Employers have a responsibility to reduce the risk of workers suffering from repetitive strain injuries such as carpal tunnel syndrome. If they have been negligent in providing the correct training, tools or a safe working environment, you are entitled to claim compensation.
Table of contents
What is carpal tunnel syndrome?
Carpal tunnel syndrome (often listed as CTS) is one of many repetitive strain injuries that affect workers in modern life. It can be very painful and most commonly affects the hands and wrists. CTS is known to cause numbness or tingling in the fingers, cramping and weakness, restricted dexterity and reduced grip strength. All of which which can lead to lost independence, difficulty to work as normal and problems in maintaining a usual day-to-day lifestyle. When it comes to compensation, CTS is commonly known as an industrial illness, or disease, claim.
Who can make a claim?
Anyone diagnosed with carpal tunnel syndrome caused by their working life can make a claim. Employees are protected by health and safety law that requires an employer to do all they can to protect employees. They must minimise as far as possible the risks of workers suffering from illness or injury. Compensation will be awarded if it can be shown that the employer has been negligent and failed in these responsibilities.
Carpal tunnel syndrome (CTS) is commonly linked to certain types of working activity, including:
- Repeated and regular use of vibratory equipment or tools
- Constant and repeated lifting of heavy items
- Heavy and repeated pressure over the carpal tunnel (at base of palm)
- Repeated use of and bending of the wrist
- Repeated forceful pinch grips
- Regular heavy lifting
Usually it is associated with office workers, typists and people who spend their working life sat at a computer keyboard. Whilst such activities can and do lead to carpal tunnel syndrome, many people who pursue such claims are from other workplaces. Anyone using vibratory equipment, tools or machinery, for example, is at risk of CTS.
Some job roles are more likely to present a risk and here the employer has extra responsibilities to reduce it. They should provide extra training, safe and regularly serviced working equipment, the correct tools for the job and regular breaks from use of certain equipment.
Employers that fail to ensure full training, guidance and risk assessments for carpal tunnel syndrome will be liable should any staff under their leadership be diagnosed with it. Any person injured in this way is entitled to make a claim for personal injury compensation.
Why claim compensation?
- Claiming is a legal right, and will fairly compensate you for the health condition that was not your fault.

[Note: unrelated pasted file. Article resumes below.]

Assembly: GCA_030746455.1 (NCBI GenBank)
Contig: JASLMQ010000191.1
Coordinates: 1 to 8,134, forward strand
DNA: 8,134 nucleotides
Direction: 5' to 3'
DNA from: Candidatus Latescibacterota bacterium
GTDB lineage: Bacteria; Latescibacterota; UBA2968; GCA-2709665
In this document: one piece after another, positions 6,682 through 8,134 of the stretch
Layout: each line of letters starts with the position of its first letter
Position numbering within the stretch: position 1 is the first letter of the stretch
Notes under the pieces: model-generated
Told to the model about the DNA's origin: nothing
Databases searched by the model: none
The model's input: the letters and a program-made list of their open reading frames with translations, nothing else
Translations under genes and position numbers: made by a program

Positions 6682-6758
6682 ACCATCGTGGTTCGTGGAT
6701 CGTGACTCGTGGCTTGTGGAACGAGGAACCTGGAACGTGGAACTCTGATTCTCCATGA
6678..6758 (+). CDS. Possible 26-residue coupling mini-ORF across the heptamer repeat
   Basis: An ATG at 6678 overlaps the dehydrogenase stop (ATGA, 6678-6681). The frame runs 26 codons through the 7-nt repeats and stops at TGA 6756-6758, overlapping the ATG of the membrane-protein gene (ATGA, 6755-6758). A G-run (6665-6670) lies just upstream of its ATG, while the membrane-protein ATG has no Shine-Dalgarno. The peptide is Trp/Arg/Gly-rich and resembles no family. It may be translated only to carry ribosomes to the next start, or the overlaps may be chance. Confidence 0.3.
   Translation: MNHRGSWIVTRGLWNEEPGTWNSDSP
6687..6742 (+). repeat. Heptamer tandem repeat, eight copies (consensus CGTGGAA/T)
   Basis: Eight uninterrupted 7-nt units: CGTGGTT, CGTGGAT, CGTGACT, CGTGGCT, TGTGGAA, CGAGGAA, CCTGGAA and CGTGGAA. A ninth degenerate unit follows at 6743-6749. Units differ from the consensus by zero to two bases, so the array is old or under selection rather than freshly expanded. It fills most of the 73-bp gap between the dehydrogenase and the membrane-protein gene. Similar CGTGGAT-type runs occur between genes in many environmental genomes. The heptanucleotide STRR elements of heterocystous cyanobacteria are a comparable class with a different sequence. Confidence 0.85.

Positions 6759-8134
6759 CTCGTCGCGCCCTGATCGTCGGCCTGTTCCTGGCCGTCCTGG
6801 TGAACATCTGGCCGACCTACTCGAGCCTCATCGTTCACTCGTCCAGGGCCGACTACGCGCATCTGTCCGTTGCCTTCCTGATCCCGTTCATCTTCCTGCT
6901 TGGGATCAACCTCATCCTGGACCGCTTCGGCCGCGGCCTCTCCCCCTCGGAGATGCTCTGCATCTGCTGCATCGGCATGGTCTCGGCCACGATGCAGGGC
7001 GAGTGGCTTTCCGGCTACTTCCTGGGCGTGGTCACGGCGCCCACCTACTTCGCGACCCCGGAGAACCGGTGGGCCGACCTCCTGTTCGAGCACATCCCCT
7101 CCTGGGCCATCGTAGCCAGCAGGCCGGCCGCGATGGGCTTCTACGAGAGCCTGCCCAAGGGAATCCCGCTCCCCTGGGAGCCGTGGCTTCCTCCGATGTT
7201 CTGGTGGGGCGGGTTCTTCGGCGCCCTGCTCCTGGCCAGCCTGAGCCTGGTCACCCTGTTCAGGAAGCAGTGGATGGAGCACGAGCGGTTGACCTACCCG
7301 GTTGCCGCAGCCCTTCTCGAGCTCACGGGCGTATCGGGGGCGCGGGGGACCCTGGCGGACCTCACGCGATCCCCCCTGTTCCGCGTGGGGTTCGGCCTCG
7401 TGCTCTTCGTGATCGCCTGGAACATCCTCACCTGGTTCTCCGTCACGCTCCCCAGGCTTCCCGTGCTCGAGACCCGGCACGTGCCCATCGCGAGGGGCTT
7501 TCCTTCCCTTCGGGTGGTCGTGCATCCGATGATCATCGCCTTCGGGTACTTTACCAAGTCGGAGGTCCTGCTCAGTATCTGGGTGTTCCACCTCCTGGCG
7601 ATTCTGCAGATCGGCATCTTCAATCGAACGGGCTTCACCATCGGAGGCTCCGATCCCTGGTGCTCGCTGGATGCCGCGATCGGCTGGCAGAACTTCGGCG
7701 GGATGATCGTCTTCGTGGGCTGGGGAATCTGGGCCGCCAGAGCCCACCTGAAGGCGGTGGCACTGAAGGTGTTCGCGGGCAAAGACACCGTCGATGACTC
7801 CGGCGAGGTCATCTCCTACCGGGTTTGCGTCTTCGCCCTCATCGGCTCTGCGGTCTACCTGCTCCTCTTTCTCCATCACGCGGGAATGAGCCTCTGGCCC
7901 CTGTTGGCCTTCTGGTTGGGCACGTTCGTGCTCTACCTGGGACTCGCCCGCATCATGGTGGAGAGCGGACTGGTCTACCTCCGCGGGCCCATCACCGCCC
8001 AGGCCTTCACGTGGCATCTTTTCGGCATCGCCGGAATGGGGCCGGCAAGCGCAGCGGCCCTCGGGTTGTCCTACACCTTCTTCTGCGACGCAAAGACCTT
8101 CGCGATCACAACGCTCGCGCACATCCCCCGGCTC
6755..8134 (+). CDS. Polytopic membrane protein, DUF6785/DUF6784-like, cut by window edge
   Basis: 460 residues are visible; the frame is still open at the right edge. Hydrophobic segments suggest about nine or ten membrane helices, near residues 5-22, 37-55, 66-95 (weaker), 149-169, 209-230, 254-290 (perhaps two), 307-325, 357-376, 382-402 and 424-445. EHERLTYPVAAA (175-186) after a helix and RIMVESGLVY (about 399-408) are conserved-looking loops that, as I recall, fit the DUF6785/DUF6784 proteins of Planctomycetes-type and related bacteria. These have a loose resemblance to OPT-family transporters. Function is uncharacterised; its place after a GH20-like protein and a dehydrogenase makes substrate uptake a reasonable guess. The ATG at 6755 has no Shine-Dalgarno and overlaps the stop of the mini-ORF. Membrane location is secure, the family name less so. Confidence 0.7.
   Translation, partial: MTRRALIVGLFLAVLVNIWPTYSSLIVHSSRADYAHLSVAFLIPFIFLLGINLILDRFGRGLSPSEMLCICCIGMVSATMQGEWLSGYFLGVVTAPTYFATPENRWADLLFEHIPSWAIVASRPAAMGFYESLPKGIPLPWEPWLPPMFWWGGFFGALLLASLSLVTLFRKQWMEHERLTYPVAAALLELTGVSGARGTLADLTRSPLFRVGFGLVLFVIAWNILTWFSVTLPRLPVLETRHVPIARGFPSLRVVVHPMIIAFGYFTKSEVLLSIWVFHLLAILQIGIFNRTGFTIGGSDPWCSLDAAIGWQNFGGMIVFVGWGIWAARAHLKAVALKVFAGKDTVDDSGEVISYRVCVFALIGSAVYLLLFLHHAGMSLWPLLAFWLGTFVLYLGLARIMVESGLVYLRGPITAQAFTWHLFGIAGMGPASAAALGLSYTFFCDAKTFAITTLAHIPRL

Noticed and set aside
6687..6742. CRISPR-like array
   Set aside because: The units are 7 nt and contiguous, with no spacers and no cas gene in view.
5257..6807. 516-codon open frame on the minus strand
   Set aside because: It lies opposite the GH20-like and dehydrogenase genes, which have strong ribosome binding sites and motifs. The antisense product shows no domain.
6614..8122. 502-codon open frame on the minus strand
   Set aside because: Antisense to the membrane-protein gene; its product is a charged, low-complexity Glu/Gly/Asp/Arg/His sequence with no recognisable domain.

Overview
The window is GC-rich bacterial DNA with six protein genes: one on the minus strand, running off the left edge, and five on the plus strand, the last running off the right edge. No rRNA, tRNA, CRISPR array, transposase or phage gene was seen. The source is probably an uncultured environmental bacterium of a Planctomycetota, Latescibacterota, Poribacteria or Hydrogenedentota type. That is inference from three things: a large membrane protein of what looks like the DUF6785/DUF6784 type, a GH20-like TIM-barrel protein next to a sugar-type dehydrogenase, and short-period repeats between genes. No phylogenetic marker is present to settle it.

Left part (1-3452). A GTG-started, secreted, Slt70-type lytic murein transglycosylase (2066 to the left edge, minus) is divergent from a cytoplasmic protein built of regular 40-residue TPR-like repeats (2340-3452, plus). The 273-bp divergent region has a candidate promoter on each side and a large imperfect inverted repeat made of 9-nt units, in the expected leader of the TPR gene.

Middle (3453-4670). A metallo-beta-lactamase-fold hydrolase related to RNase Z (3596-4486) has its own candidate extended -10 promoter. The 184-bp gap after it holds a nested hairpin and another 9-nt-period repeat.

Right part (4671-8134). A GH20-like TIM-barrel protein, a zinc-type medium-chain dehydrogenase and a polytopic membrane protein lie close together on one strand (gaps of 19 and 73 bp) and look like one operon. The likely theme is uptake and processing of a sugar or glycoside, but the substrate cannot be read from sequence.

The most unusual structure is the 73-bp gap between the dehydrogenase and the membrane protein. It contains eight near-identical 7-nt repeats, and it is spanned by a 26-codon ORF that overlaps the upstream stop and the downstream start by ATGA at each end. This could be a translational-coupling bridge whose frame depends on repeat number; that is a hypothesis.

- It can pay for private medical treatment and rehabilitation therapies to speed your recovery.
- If successful, your claim will enable you to reclaim lost income if you have been off work. A large payment for future loss of income could also be included if you are prevented from working again.
Claiming personal injury compensation for carpal tunnel syndrome can help ease some of the problems caused by the condition. You pay nothing if your claim fails because they are made on a No Win No Fee basis. A successful claim will lead to a compensation settlement being made to you. The value of the claim would cover the injuries you have suffered and medical treatment that you have required. Additionally, it may include any lost income and incurred costs, now and in the future.
Compensation amounts for carpal tunnel syndrome
The amount of compensation you can expect will depend on the severity and term of your injury, also your age and the treatment required to correct the condition. Some injuries are long-term and result in loss of employment, others are fairly mild and can be corrected relatively quickly. It’s impossible to know exactly how much you could receive but there are guidelines for solicitors to follow, and previously awarded amounts are also taken into consideration.
One case made the headlines in 2015, where a council-employed gardener successfully claimed £15,000 compensation after sustaining CTS through the use of vibrating equipment. This would be in the upper scale of what amount to expect, with more minor and recoverable cases of CTS commonly awarded between £5,000 and £10,000.
In addition to compensation for your injury, a settlement can include amounts for lost earnings, expenses and medical treatment to speed your recovery.
How Direct2Compensation can help
At Direct2Compensation we can help you to understand your rights regarding work-related injuries and can tell you whether you are likely to succeed with your claim.
As with all injuries or health problems caused through work, it is important to make sure that your carpal tunnel syndrome has been recorded properly with your employer. It may be that details are recorded in an employer’s accident book, but more likely that your line manager and HR department should be made aware of the diagnosis you have received from your doctor. If this hasn’t been done, don’t worry, we can help you to do so.
Direct2Compensation are experts in managing work-related health claims. Some of the best accident at work solicitors in the UK handle our cases. With our easy to understand claims process and ability to complete your claim quickly, simply and transparently, there are many reasons that make us a great choice.
To find out if you can claim, call us on 01225 430285 or if you prefer, we can call you back. In just a few minutes on the telephone with you, we’ll obtain the initial information needed for our solicitors to commence a claim.
Direct2Compensation are regulated by the Claims Management Regulator in respect of regulated claims management activities. Our authorisation number is CRM33541.